Theoretical & Computational Neuroscience | Neuronal Signaling Mechanisms | Theory & Simulation
Modelling Ca 2+ -dependent proteins in the spine – challenges and solutions
Melanie I Stefan*, Shirley Pepke, Stefan Mihalas, Thomas Bartol, Terrence Sejnowski, Mary B Kennedy
*Corresponding author: Melanie I Stefan
Biology Division, California Institute of Technology, Pasadena, CA, USA
F1000Posters 2012, 3: 1454 (poster) [English]
Poster [15.30 MB]
Neuroinformatics 2012, 5 - 7 Sep 2012, P56
International Neuroinformatics Coordinating Facility (INCF)
Modelling post-synaptic proteins poses three technical problems: small absolute molecule numbers, large numbers of possible states, and the complex geometry of the spine, which is not a well-mixed compartment. Computational approaches are needed that solve all three of these problems.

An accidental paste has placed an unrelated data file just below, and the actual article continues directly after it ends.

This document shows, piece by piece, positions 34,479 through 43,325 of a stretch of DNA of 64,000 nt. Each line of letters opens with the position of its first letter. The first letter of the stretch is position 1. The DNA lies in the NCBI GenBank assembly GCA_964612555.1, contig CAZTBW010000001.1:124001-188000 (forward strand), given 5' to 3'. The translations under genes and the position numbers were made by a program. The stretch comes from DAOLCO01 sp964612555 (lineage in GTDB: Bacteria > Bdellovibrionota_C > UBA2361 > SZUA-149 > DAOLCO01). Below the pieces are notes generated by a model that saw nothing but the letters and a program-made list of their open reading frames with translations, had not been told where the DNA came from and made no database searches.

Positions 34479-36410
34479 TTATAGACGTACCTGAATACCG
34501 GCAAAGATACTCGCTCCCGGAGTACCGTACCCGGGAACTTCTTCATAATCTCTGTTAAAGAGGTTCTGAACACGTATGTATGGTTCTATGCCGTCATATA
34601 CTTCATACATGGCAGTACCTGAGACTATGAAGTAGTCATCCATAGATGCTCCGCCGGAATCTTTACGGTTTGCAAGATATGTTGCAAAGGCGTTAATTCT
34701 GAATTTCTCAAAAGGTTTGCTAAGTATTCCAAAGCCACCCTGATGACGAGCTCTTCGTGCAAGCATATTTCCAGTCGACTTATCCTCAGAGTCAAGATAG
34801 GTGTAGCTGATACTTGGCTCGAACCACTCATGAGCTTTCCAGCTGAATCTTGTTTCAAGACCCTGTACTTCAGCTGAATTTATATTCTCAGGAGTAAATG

Stochastic simulation methods can be used for systems with small molecule numbers, agent-based methods to represent multi-state molecules, and spatial methods to simulate events in complex geometries. We used the agent-based spatial stochastic simulator MCell to model the Ca 2+-dependent activation of calmodulin and Ca 2+/calmodulin-dependent kinase II (CaMKII) in the spine.
Next steps will include the extension of our model to include more interaction partners, and to represent some of the regulation events in more detail.
Figure 1 was reproduced with kind permission from Kennedy et al (2005) Nat Rev Neurosci 6(6):423-34.
Figure 8 was reproduced with kind permission from Endler et al (2012) Computational Systems Neurobiology Le Novere N (Ed.), Springer.
No relevant competing interests disclosed.
NIH/NSF Collaborative Research in Neurosciences (CRCNS), DA030749
European Molecular Biology Organisation (EMBO), Post-doctoral fellowship
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